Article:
Viking Boots 

Viking Boots

Which of us forty somethings did not follow the adventures of Thor Heyerdall as he piloted Kon Tiki, Ra and Ra Two across the Pacific Ocean and the Atlantic Ocean respectively? OK maybe you didn't and, come to think of it maybe I didn't either as I discovered the Kon Tiki trip had taken place in the forties! I had seen the documentaries however and was spellbound at the audacity of a man who forms a theory, does some research and then backs himself to achieve it - at great risk to life and limb! One of the fellas on the trip just happened to meet Thor in South America and thought that it would be a great jape so asked to come with. Thor liked the cut of his jib and so it was all go. All in all there was only one person on the voyage with any sailing experience at all! Well, if this all sounds appealing to you the good news is that Kon Tiki and Ra Two are both intact and fully preserved in their own museum which also has great detail of the adventures and how they came about. Kon Tiki is a balsa wood raft and each of the Ra craft were reed boats such as sailed on the Nile.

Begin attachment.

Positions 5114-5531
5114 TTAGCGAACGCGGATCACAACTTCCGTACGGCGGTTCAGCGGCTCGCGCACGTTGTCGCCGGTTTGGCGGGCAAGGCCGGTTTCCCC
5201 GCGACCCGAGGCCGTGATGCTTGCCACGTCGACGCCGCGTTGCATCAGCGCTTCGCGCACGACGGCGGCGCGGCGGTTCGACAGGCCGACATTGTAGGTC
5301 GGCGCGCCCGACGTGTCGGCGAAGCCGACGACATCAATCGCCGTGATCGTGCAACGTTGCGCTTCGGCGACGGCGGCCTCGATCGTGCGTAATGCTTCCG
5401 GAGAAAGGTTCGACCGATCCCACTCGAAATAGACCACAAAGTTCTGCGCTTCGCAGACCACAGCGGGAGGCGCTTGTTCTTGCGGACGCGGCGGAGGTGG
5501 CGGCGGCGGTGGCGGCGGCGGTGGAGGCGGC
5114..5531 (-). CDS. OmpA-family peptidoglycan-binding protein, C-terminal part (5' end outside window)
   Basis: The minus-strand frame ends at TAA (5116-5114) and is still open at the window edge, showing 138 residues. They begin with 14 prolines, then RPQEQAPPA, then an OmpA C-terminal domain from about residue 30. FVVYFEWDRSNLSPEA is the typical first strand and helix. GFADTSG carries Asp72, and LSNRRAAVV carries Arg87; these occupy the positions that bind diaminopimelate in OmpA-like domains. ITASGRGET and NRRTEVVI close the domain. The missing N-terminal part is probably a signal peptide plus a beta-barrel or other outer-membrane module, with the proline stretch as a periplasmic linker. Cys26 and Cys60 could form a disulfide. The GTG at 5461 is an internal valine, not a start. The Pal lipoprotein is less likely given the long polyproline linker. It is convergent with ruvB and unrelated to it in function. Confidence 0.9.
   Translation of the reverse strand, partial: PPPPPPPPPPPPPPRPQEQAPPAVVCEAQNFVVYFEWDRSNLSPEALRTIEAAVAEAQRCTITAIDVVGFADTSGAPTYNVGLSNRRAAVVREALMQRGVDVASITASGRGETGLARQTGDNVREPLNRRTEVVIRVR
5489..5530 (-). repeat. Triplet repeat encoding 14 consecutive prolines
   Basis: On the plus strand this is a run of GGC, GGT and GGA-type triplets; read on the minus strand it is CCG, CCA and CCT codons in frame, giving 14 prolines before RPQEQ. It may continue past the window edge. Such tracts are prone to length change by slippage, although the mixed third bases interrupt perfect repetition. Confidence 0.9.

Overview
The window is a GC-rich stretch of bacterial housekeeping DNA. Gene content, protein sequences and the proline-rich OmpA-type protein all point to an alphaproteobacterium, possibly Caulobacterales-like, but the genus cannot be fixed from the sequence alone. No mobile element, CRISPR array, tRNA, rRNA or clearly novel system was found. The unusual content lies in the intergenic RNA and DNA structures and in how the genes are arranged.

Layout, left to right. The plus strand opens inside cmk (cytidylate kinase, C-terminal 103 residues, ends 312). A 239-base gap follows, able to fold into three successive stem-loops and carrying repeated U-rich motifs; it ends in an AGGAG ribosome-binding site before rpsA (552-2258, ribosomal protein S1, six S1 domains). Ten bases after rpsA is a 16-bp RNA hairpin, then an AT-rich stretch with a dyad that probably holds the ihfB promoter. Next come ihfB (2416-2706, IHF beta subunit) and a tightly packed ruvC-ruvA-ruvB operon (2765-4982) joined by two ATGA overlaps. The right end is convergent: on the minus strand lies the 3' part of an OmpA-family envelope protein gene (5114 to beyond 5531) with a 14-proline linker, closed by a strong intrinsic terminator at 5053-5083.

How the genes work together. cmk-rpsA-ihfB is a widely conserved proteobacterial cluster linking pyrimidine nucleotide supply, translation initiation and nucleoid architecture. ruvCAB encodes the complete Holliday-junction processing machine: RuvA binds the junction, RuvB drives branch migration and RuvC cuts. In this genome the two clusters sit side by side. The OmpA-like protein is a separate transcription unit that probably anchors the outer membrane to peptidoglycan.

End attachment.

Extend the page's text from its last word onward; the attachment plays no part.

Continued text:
Continuing the maritime theme the third and last museum of the day was wholly dedicated to the wooden ship Fram which was specifically built to withstand being trapped in pack ice for several years. The plan was to sail north, get trapped and then test the theory that the pack ice is circling the globe on sea currents. This plan came off and the theory proved and so, when Roald Amundsen needed a boat for his south pole expedition the Fram was the natural choice. Again perfectly preserved this boat is available for exploration throughout and the domed room in which it is set is used as a giant projection screen which was the closest I have come yet to experiencing the Northern Lights.

Everything is stylish! 

Everything is stylish!

Our other full day was spent first of all exploring the Vigeland sculpture installation in Frogner Park. Gustav Vigeland was so prolific in sculpting different variations of the unclothed human body that he needed somewhere to display them all. Enter the City of Oslo council who found some space in a park and a new attraction was born. Overnight it had been snowing and so we found ourselves making tracks and even indulging in a wee snowball fight! The Nobel peace prize museum was an interesting diversion with a mix of political correct statements and incredible stories of selfless dedication.